When you shop locally with us, you're not just helping to create jobs for our 12 team members, you are helping to create jobs for 60+ other small, family run businesses across the country.
Wander started as a hobby blog to brag on the people and places of North Georgia. When we made the decision to open a brick and mortar store in late 2016, we knew that we wanted our store to reflect all of the amazing people and the diverse items they were creating and making. A few years later and we are proud to report that we now have over 70 small businesses that we work with directly to source products for our store and over 35 local small businesses made up of makers, artists, craftsmen, and authors – all within 100 miles. These local, regional and nationally family run businesses have created over 425+ handmade products that we stock in our store in Clayton, Georgia.
Blackberry Farmstead is a small 23-acre farm located in Toccoa, Georgia. Richard and Maggine started in 2001 with nothing more than a bare piece of land and a dream. Over time, they built a house, a couple of barns, started a family, added some animals and grew some food. Utilizing Maggie’s Bachelor’s Degree in Agriculture and Richard’s unstoppable work ethic, they began to produce what we consume and secure a clean food supply and strive for a self-sufficient lifestyle. They specialize in hand-made soaps, lotions, and balms.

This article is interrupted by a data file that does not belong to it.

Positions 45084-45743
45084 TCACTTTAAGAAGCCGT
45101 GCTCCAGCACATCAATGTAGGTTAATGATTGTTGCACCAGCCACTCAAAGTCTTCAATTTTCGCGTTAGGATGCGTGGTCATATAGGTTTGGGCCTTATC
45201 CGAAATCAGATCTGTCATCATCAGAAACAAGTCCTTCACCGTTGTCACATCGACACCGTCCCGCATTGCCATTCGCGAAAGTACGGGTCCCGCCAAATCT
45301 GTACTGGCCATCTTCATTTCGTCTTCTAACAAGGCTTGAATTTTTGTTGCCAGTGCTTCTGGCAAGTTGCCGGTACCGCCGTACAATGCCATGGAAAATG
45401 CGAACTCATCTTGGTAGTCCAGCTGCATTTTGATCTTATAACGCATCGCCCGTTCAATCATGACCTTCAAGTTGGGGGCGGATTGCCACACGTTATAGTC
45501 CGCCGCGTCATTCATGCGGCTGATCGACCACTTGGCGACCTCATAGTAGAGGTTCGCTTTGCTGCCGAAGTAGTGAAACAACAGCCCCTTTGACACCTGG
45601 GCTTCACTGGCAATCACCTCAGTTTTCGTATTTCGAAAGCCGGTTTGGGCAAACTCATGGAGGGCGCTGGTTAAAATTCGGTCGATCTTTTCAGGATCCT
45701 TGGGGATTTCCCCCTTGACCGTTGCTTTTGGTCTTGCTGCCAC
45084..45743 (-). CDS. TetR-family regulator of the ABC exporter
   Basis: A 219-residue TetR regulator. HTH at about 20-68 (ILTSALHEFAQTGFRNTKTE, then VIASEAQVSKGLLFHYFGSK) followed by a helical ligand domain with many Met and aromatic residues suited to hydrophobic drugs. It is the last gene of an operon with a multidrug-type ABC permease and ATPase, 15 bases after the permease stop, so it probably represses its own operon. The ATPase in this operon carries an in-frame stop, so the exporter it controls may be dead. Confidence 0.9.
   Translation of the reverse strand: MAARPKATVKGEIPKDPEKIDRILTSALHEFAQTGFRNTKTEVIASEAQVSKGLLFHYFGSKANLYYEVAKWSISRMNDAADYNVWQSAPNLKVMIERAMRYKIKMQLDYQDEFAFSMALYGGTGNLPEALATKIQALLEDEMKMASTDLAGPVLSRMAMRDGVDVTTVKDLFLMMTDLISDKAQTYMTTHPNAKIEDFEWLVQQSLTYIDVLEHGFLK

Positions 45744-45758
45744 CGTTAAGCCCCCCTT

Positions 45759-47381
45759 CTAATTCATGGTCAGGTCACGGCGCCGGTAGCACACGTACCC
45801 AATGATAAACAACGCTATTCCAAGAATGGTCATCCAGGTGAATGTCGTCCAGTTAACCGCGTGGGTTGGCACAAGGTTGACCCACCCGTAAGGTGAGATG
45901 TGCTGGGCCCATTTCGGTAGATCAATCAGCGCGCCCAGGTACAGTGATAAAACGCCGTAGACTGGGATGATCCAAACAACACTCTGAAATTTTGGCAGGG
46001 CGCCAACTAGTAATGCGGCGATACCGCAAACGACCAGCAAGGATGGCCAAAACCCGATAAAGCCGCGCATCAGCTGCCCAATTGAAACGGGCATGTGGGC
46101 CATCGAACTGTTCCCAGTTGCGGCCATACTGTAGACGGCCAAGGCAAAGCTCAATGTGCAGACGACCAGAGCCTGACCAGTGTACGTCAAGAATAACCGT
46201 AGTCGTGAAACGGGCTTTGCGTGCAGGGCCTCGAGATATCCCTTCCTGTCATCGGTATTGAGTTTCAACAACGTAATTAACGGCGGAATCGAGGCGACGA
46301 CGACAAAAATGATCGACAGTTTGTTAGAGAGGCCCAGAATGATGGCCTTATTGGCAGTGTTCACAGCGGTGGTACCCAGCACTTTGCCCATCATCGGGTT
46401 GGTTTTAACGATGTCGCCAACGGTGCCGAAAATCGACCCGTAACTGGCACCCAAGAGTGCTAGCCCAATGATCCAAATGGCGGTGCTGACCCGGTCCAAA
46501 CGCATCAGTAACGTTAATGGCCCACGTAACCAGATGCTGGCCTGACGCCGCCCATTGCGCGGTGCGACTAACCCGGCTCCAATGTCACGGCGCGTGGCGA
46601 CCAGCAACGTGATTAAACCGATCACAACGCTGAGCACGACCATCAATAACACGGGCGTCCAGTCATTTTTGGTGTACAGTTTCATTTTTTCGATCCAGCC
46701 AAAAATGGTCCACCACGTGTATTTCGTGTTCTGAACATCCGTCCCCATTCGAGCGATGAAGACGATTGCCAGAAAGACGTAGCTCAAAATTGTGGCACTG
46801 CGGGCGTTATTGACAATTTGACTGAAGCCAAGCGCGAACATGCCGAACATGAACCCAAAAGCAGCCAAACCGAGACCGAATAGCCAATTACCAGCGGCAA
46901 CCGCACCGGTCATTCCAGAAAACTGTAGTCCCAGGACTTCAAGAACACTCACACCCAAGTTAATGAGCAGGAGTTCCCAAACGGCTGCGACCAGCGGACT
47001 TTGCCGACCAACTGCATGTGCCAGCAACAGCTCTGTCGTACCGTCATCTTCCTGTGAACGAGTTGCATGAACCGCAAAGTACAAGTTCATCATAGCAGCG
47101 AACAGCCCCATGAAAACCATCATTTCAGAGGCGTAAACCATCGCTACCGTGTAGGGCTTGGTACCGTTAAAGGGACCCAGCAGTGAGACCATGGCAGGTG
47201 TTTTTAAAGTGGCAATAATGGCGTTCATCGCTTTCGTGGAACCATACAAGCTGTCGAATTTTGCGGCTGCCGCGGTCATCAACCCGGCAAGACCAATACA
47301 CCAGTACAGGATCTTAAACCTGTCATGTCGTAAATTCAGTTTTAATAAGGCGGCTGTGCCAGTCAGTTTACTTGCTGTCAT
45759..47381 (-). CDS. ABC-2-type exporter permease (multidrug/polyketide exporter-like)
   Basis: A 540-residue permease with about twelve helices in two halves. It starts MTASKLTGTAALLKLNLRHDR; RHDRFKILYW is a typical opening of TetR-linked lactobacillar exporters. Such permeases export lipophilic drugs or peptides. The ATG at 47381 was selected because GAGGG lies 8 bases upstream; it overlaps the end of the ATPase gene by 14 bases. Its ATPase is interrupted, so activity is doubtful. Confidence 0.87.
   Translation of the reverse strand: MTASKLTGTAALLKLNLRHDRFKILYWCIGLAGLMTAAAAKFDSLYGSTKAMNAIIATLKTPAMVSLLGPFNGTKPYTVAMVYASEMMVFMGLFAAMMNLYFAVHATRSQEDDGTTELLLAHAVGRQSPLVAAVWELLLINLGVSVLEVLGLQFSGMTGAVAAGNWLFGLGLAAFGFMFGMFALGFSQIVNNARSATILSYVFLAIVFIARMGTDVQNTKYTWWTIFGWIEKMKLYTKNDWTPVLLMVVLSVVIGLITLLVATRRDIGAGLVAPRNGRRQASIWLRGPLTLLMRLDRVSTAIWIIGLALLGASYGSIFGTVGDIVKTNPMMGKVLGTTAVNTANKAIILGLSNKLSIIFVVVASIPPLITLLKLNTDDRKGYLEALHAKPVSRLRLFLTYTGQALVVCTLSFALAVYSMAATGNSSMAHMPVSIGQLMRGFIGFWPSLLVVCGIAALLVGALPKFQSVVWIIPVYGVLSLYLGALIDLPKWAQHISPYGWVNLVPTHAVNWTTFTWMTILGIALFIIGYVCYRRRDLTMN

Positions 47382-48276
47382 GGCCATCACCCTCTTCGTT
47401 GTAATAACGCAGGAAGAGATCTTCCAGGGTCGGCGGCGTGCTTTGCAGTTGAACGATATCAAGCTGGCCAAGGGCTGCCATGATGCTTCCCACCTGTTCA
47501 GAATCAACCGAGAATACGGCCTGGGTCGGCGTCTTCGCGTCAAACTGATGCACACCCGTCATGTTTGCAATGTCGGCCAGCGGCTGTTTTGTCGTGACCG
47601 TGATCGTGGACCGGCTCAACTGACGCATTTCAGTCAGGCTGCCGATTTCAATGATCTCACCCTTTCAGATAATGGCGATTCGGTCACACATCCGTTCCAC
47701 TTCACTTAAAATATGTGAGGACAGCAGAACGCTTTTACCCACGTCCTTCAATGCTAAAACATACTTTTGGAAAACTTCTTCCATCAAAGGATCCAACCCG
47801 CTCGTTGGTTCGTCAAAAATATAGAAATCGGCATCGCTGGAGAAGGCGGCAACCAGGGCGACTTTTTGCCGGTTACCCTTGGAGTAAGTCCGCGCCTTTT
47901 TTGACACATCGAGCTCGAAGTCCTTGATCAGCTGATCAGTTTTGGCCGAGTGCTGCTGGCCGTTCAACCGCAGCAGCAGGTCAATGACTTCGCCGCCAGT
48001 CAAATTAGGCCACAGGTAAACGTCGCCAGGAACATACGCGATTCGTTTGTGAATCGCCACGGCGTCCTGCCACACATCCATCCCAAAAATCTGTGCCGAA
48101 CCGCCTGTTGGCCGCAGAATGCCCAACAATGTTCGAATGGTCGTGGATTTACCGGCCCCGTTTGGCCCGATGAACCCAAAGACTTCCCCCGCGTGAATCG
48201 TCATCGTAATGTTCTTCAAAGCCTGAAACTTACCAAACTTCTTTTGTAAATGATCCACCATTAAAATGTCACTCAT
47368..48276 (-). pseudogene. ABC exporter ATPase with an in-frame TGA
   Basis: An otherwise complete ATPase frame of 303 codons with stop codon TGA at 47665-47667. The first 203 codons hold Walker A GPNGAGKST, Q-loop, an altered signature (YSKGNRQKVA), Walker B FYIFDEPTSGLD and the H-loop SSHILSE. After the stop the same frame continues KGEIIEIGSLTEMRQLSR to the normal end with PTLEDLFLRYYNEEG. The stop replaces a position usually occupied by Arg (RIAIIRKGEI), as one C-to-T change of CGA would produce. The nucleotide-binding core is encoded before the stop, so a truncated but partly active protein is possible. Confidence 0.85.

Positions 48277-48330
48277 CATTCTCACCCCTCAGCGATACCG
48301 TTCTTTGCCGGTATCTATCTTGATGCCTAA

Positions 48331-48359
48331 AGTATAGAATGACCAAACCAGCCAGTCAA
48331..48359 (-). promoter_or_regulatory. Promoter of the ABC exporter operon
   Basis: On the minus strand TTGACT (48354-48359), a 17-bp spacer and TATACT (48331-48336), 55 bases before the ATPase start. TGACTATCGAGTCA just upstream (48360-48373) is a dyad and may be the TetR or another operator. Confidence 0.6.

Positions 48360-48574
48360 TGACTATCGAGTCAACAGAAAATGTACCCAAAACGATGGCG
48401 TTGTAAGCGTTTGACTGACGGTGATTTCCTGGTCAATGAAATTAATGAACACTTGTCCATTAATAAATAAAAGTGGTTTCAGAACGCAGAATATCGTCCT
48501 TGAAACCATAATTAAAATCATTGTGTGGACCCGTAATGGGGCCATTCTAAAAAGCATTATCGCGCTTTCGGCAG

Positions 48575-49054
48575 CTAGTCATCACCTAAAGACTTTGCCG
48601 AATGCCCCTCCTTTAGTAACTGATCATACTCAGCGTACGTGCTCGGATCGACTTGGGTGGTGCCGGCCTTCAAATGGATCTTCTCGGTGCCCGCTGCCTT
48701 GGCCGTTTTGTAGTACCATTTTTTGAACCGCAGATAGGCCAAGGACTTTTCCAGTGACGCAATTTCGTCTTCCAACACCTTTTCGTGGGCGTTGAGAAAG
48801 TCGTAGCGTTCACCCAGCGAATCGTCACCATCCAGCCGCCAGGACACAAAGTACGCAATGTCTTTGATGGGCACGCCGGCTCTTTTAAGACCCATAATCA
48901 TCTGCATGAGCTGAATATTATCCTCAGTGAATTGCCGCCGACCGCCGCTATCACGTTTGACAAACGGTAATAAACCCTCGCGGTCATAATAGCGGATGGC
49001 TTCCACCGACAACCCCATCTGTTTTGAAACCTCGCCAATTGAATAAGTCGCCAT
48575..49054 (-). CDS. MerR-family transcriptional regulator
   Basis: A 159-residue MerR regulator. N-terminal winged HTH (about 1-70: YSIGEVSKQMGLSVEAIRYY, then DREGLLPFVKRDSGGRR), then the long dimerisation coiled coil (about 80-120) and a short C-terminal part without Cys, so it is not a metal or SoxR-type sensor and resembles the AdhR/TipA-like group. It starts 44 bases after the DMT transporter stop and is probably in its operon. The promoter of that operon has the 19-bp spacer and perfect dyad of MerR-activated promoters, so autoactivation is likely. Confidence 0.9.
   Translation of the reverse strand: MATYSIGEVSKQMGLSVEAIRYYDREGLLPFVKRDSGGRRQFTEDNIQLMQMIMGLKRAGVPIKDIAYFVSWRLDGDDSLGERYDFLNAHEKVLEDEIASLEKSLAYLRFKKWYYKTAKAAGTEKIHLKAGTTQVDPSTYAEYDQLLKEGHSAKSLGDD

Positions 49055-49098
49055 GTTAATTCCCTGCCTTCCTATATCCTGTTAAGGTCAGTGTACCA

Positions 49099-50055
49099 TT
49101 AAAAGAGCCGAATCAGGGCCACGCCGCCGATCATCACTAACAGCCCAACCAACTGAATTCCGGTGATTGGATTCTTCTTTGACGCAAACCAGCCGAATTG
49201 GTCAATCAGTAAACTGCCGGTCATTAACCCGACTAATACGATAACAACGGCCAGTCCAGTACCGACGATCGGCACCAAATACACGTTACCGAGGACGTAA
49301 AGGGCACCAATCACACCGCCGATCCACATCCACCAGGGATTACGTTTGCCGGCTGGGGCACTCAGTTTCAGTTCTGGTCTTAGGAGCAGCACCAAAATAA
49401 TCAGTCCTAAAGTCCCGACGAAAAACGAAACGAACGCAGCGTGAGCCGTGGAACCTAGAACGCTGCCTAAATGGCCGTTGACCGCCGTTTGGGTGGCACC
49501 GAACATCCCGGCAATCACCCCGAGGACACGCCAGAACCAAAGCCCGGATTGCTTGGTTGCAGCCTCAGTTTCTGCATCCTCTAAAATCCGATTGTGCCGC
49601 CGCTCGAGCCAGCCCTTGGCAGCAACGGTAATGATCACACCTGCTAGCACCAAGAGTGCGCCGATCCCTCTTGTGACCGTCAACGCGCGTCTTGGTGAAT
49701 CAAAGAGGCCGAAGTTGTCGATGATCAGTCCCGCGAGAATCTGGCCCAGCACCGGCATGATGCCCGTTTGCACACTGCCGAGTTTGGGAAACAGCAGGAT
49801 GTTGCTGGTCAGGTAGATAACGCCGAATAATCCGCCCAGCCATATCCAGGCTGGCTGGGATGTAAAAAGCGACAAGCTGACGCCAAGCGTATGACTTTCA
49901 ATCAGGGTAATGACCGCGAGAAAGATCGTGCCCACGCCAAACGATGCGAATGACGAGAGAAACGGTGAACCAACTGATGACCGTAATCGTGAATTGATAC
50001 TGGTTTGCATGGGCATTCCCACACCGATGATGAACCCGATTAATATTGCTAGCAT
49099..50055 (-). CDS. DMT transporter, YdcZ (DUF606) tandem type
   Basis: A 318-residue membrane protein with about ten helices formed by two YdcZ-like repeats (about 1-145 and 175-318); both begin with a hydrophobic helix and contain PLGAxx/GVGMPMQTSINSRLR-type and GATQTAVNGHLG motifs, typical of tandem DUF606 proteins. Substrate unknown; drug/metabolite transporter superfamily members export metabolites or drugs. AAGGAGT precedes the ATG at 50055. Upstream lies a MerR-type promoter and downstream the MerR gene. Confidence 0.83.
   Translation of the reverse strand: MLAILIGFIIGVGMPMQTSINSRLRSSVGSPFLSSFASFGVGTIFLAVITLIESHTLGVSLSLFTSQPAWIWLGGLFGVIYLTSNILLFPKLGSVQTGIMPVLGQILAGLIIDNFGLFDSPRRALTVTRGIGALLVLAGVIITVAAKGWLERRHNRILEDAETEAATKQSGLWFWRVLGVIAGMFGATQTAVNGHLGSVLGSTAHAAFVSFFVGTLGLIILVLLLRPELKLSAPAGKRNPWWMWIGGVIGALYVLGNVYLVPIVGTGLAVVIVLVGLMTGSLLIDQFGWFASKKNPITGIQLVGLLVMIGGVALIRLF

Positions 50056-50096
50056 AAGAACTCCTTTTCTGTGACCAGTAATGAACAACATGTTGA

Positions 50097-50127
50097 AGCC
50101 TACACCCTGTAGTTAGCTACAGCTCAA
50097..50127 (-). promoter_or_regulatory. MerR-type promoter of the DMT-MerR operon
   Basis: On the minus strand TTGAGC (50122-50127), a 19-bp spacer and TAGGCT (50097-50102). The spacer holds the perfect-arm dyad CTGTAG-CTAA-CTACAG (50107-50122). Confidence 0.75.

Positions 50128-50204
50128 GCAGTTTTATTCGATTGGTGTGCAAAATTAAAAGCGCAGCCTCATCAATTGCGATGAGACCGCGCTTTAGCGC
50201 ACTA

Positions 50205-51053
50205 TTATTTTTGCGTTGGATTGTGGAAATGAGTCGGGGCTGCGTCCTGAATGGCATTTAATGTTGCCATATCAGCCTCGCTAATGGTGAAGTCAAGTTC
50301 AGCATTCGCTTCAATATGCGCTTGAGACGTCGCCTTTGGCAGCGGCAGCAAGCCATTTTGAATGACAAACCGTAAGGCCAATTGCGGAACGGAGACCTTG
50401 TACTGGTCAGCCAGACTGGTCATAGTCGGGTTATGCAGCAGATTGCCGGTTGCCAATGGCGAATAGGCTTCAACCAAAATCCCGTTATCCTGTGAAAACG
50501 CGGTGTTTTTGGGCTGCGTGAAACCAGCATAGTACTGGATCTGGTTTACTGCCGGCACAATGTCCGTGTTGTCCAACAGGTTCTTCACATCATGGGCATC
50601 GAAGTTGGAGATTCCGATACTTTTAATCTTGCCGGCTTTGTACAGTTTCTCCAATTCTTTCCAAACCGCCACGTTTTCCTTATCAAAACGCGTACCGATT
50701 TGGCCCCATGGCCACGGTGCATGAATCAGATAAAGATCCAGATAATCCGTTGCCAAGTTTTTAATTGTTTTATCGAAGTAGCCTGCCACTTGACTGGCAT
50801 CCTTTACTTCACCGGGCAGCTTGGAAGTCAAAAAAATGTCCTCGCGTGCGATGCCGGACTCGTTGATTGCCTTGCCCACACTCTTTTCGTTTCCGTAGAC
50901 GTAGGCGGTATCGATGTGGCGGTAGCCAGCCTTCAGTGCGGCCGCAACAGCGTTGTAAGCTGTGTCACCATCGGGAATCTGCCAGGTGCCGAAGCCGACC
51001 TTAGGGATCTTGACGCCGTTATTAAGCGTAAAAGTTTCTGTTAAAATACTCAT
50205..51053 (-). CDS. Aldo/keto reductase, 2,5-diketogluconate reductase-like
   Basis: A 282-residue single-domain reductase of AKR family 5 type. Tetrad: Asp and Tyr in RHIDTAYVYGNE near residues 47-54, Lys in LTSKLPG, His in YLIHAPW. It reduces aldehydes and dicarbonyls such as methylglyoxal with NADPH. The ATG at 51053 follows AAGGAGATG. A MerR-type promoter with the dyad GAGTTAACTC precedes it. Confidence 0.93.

Ester Lipscomb Pottery
Caleb is an illustrator living in Atlanta, GA. Caleb is known for his Welcome to the Neighborhood series. He started drawing these as a way to learn more about the cities he lived in/visited and as the series got more popular, he just kept drawing more and more of them. At last count, there were close to 70 different neighborhood prints and a growing list of cities waiting to be drawn. Each month, he donates a portion of sales to different organizations to try to help the neighborhoods and communities he spends so much time drawing.
Luke & Amanda are inherently tied to these mountains. A bloodline of farmers, shiners, and granny flow through their veins. They are proud of mountain culture and listened intently to those little ladies who showed them the magic within plants and how to prepare them while telling stories of their childhood. They grew up splitting logs, tying flies, and turning corn into clear mountain wine. The Folk are pleased to carry on these Appalachian traditions in a pure and simple fashion.
Even better you can catch most of these folks at one of our many workshops and events (link to page either with link or small graphic call out to Events & Workshops page) where they keep 100% of any ticket price. So if you come learn how to make your own pottery with Ester or take a tree identification workshop, know that 100% of that event cost goes directly to the workshop presenter. Last year, we hosted 44 events in our store and local artists were able to generate almost $4,000 in additional revenue for their small business.